Tracheostomy Care

Posted by admin on January 6, 2018 in Articles

GUIDELINES FOR
TRACHEOSTOMY CARE
Presented by Franci Crockett & Jennifer Hancock Objectives:
Educate medical staff about:
? Anatomy of Trach Tube
? Types of Trach Tube
? Indications for Tracheotomy
? Complications with Tracheostomies
? Equipment required @ bedside
? How to clean a trach and stoma properly
? Tracheal Downsizing
? Decannulation
? Troubleshooting Anatomy of a Trach Tube
? Face Plate
? Hub12
3? OuterCannula
? PilotBalloon
? Cuf45 1. Faceplate :

Extends from the
sides of the outer
tube and has holes
for Velcro strap or
neck ties to go
around the neck2. Hub:

Used to attached to
ventilator/ballard4. Pilot balloon:

External balloon that
allows the cuff to be
inflated/deflated
Can tell if the cuff is
or is not based on its
appearance5. Cuff

Creates a seal
between wall of
trachea and outside
tube3. Outer cannula

Holds tracheostomy
open
Allows positive
pressure ventilation
Connects to face
plate
Prevents aspiration Anatomy
1. Obturator:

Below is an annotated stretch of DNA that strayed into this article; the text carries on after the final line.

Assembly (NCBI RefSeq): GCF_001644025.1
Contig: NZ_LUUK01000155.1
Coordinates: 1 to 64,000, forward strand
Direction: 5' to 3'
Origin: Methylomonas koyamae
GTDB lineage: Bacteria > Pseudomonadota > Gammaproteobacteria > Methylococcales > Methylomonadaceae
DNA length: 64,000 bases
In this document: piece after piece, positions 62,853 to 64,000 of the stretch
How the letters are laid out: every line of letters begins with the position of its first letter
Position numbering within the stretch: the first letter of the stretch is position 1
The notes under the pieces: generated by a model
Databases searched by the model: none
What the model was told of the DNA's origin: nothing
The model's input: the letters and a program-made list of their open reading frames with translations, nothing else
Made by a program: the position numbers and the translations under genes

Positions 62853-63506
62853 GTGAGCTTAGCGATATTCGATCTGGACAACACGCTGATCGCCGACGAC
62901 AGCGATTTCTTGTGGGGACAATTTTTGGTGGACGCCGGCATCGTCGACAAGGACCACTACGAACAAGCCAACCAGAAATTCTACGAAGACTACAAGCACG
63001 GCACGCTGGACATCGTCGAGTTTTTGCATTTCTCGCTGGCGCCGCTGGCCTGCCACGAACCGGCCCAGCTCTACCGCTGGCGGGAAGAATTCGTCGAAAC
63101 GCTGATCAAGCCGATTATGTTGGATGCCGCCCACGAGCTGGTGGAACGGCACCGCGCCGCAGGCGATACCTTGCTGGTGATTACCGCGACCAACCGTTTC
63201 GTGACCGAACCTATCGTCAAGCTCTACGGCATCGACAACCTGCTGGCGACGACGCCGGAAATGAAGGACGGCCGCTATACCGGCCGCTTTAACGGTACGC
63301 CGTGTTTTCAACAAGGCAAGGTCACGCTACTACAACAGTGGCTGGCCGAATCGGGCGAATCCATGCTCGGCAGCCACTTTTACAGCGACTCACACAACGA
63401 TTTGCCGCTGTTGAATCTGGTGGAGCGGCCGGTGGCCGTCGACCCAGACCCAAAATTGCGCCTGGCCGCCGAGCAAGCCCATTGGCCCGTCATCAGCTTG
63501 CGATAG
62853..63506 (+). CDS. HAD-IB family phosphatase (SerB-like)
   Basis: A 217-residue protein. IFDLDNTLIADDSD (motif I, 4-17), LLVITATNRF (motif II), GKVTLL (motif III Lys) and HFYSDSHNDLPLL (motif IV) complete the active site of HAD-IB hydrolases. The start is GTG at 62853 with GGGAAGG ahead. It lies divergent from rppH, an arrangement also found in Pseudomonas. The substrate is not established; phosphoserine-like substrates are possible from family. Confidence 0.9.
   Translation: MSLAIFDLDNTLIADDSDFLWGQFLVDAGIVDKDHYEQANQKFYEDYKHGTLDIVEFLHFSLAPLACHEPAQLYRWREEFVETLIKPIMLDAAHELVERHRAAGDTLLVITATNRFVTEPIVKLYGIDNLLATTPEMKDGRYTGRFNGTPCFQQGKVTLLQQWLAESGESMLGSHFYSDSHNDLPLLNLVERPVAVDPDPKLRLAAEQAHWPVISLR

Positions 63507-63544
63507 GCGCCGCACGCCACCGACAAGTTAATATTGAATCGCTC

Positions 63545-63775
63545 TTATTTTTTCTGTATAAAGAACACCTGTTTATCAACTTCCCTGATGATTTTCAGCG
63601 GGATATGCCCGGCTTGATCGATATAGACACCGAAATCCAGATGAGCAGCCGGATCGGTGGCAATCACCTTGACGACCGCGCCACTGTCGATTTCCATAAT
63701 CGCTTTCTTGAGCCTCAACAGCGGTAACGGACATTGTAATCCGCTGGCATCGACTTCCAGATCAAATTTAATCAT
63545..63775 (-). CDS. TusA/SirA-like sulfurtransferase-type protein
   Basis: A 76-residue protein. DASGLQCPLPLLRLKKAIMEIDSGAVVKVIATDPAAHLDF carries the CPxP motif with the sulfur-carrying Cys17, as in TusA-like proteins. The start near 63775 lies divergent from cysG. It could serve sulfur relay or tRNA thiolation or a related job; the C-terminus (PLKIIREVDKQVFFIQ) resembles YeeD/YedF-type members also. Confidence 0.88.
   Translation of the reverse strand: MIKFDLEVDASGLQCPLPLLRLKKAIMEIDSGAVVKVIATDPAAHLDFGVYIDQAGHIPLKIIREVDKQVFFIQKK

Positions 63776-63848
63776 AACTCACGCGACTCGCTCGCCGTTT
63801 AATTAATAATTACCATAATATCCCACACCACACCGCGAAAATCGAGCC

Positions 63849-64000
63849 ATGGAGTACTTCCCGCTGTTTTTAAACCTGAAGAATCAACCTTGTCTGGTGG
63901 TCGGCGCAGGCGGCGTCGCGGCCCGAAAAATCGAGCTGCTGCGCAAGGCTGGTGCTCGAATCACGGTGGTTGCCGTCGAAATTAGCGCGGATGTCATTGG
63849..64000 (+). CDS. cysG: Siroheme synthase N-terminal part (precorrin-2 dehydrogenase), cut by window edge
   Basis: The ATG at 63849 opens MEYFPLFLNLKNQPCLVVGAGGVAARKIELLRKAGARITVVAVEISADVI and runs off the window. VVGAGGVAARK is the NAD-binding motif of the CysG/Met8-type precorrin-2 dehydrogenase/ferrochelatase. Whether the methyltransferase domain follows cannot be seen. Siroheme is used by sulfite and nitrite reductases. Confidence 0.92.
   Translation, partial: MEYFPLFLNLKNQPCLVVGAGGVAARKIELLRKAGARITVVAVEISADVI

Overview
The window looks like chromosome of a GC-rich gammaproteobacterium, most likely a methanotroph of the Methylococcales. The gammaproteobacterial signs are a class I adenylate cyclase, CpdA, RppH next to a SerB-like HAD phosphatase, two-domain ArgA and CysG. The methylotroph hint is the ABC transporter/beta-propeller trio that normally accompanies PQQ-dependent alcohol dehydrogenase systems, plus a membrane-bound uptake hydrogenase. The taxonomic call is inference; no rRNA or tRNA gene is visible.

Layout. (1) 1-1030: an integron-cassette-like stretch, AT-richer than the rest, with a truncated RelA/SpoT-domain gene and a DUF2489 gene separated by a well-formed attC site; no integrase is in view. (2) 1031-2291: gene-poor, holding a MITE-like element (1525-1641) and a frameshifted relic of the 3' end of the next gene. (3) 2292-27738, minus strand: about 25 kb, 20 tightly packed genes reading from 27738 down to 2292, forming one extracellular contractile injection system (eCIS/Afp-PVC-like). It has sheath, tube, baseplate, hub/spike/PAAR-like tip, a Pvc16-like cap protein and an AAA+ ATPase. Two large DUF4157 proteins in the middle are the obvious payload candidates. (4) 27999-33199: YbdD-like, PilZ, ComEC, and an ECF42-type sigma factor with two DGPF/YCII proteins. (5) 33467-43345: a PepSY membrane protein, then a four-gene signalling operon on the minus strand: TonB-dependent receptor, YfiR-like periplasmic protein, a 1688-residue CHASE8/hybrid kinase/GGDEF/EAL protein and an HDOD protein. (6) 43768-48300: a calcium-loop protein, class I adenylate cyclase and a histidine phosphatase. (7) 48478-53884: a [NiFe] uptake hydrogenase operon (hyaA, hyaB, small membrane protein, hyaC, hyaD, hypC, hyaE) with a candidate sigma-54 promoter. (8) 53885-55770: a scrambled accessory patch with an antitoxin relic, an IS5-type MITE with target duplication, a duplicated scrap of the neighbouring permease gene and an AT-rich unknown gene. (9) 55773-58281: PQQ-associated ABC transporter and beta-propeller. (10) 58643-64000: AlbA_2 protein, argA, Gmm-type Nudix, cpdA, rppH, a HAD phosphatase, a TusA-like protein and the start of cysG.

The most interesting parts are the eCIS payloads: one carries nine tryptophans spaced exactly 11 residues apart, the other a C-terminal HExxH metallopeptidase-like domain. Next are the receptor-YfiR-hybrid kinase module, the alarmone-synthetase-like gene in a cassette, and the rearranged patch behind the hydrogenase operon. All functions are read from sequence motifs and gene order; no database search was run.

Continued

Used only for
insertion of trach
tube
? Decreases tissue
trauma
? Place in a bag at the
head of the patient’s
bed1? In the eventof emergent
decannulatio
n, the staff
canShile
y Anatomy Continued
2. Inner Cannula
? Fits inside theouter cannula
? Lock keeps it in
place while
coughing
? May be
disposable or
reusable1
2Shile
y ? Cuffed Tube
? Used to Obtain closed circuit for ventilation
? Inflate cuff to MLT or 20-30 cmH2O
? Check cuff pressure at least twice a day:
? @TMCP with every vent check? Deflate while using Speaking Valve (Anatomy cont)
? Cuffless Trach Tubes
? Inner cannula may be disposable or
reusable
? Used when patients are close to
decannulation
? Patient able to talk and eat without
speaking valve Tracheostomy Tubes Diferent brands/types? Shiley
? Bivona…